PhD researcher or student information
Link to website with profile: http://geography.exeter.ac.uk/staff/index.php?web_id=Laura_Scheinert
Degrees BA: Sociology
MA Sociology and Social Research
PhD Research Information
Brief description:Over the past years, the movement of people including that of persons forced to flee has reached new heights, and – while the overwhelming majority of those seeking refuge have been hosted by countries in the Global South – applications for asylum have risen in European Union (EU) countries. Especially following the years 2015/2016, an increased number of decisions on RSD had to be made. Appeals against initial decisions are also at high levels. Judges thus play an important role in RSD. They are both “corrective” to first instance asylum decisions and “guarantor” for the correct application of international, EU, and national laws governing RSD. This area of law is complex, and keeping on top of the interplay of its different levels, of changing legislation and guidelines, as well as of “soft” judicial skills requires continuing training. The need for such judicial training has been increasingly recognised, not least as a way of ensuring the judiciary’s on-going competence, and thereby its perceived legitimacy and public trust. This prompts wider questions around the provision, contents, and modalities, as well as around participants and their perception of training. The proposed PhD project sets out to tackle this timely topic, by seeking to empirically illuminate and to theoretically anchor the investigation of judicial training in RSD. The project’s overarching aims are 1) to map the status quo and perceptions of available judicial training relating to RSD, 2) to critically explore the concepts of professional socialisation, discretion and andragogy through the lens of judicial RSD training, and 3) to identify interventions that support RSD training development – with the overall objective of providing pointers for improving RSD training for judges.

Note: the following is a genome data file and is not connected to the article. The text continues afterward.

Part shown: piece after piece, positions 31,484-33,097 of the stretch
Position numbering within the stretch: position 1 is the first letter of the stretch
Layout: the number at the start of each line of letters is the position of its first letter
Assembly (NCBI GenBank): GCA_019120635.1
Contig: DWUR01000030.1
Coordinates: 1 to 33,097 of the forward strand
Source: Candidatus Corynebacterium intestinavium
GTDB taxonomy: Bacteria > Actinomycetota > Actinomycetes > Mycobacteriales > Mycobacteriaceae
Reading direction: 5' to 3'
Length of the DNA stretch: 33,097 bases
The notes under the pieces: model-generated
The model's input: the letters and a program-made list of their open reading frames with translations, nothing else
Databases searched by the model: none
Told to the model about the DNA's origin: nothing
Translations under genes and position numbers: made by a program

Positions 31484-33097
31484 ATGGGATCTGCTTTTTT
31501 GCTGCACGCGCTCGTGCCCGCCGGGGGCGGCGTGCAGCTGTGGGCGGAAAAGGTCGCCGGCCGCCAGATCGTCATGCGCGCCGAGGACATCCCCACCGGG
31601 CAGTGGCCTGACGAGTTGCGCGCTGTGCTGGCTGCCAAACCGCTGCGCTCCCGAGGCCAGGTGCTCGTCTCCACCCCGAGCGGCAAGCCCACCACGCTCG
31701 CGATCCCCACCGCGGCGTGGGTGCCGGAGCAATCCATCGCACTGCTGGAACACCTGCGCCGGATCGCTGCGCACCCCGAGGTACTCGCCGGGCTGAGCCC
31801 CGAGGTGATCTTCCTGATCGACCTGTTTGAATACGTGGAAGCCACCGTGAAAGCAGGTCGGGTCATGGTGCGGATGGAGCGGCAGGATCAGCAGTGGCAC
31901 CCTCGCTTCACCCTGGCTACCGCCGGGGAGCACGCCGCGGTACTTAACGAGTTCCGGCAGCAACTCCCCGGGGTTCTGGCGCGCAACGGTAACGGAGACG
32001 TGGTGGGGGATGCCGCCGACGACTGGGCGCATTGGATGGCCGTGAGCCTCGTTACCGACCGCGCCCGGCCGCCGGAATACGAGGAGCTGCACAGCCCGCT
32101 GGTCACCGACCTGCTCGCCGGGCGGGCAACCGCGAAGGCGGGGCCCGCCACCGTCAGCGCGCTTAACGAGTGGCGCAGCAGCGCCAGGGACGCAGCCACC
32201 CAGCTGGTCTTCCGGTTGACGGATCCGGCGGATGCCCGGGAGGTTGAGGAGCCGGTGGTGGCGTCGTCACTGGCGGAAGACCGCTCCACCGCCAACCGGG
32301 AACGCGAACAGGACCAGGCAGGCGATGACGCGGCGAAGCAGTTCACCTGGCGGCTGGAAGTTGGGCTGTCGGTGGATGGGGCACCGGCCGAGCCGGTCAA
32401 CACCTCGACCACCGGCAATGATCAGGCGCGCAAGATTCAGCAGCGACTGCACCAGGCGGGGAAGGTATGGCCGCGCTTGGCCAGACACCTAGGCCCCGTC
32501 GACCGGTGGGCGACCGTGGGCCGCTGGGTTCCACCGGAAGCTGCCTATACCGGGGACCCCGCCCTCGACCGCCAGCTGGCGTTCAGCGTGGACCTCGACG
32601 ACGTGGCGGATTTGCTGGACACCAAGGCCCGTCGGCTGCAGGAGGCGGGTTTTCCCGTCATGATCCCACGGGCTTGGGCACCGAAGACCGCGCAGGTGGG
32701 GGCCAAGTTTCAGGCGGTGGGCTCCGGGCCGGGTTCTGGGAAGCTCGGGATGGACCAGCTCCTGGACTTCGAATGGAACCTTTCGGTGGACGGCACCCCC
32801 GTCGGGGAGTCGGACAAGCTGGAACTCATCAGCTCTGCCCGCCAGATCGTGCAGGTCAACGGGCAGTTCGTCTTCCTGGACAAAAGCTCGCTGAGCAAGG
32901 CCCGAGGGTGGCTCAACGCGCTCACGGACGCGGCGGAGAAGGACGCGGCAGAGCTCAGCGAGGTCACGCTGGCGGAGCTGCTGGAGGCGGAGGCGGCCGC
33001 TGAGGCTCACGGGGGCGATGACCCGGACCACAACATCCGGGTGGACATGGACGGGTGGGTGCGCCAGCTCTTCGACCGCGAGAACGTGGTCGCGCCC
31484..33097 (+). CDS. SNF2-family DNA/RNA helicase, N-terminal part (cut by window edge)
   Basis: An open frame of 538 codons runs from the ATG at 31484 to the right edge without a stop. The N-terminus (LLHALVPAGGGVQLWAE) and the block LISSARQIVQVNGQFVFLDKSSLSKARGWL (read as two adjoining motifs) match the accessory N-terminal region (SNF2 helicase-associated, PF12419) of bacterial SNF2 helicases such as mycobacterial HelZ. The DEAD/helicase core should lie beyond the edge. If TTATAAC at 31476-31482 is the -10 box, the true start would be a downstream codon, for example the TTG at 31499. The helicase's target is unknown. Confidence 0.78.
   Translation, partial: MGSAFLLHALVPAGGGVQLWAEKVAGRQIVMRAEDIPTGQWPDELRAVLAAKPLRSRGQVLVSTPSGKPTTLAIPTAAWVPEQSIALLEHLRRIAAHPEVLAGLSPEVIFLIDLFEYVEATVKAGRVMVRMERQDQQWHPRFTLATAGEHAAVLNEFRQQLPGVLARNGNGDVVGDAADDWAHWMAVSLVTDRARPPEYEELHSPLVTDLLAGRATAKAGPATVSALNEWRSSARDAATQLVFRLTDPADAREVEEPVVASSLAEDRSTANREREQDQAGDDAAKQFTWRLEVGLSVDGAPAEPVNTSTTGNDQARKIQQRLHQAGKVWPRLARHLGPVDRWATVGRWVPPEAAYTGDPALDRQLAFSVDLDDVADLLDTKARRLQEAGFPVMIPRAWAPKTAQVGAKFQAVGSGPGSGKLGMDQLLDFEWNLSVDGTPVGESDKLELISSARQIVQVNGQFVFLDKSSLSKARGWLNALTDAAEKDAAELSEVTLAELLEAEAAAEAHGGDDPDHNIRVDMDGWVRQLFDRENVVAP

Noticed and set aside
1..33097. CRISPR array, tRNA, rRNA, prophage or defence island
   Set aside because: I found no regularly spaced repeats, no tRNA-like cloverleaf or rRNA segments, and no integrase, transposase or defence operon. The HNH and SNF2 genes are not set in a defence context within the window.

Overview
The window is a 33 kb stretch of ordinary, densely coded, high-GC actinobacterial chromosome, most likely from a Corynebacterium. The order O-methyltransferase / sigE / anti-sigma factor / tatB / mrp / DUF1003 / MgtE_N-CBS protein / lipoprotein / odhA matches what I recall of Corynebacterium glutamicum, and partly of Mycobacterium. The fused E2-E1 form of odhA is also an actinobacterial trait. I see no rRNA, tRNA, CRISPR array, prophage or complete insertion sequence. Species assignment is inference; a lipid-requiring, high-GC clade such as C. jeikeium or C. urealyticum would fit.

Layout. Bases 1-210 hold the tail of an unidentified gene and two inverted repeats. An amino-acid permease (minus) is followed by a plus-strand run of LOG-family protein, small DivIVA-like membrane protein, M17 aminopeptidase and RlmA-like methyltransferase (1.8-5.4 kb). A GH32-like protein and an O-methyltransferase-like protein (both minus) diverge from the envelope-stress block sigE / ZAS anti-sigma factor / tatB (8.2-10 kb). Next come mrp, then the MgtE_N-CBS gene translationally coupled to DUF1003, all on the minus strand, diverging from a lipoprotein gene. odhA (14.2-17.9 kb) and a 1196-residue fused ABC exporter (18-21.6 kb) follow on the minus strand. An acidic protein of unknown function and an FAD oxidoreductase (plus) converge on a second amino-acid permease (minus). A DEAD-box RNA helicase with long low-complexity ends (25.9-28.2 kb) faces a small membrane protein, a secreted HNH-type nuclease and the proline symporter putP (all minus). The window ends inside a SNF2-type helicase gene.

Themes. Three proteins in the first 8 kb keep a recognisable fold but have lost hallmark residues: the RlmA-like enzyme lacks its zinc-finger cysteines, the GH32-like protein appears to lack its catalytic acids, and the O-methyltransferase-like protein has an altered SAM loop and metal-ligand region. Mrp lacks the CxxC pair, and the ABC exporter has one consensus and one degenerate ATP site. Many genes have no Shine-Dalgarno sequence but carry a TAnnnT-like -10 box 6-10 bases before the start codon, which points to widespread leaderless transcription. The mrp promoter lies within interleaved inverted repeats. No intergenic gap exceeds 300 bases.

Methodology:The project proposes a comparative mixed methods approach combining quantitative and qualitative methods of data collection and analysis. The purpose is to arrive at a well-rounded picture of training availability, contents, methods, and participants’ perceptions, in different jurisdictions. The cases envisaged for comparison are England & Wales and Germany, as well as selected institutions offering EU-wide training. These cases are relevant as they represent both central and often-compared differences in legal systems and legal frameworks, as well as commonalities in regards to training frameworks. Quantitative elements concern the textual analysis of training materials, and laws and regulations on RSD, investigating which contents (e.g., concepts, case law) trace through the training materials. Qualitative elements include the observation of training sessions, as well as interviews with participants (judges; with whom also focus groups are envisioned) and trainers, and with those responsible for training curriculum design, to observe the training methods applied and to tease out the personal views on training issues, effects, and needs of those involved in training. The methods will be integrated such that they will inform each other. The novelty in the proposed approach lies in making a new field fruitful for text mining and mixed methods analysis.
Keywords: England, Germany, judicial training, refugee status determination
Language(s) of writing: English
University of Exeter
Department of Geography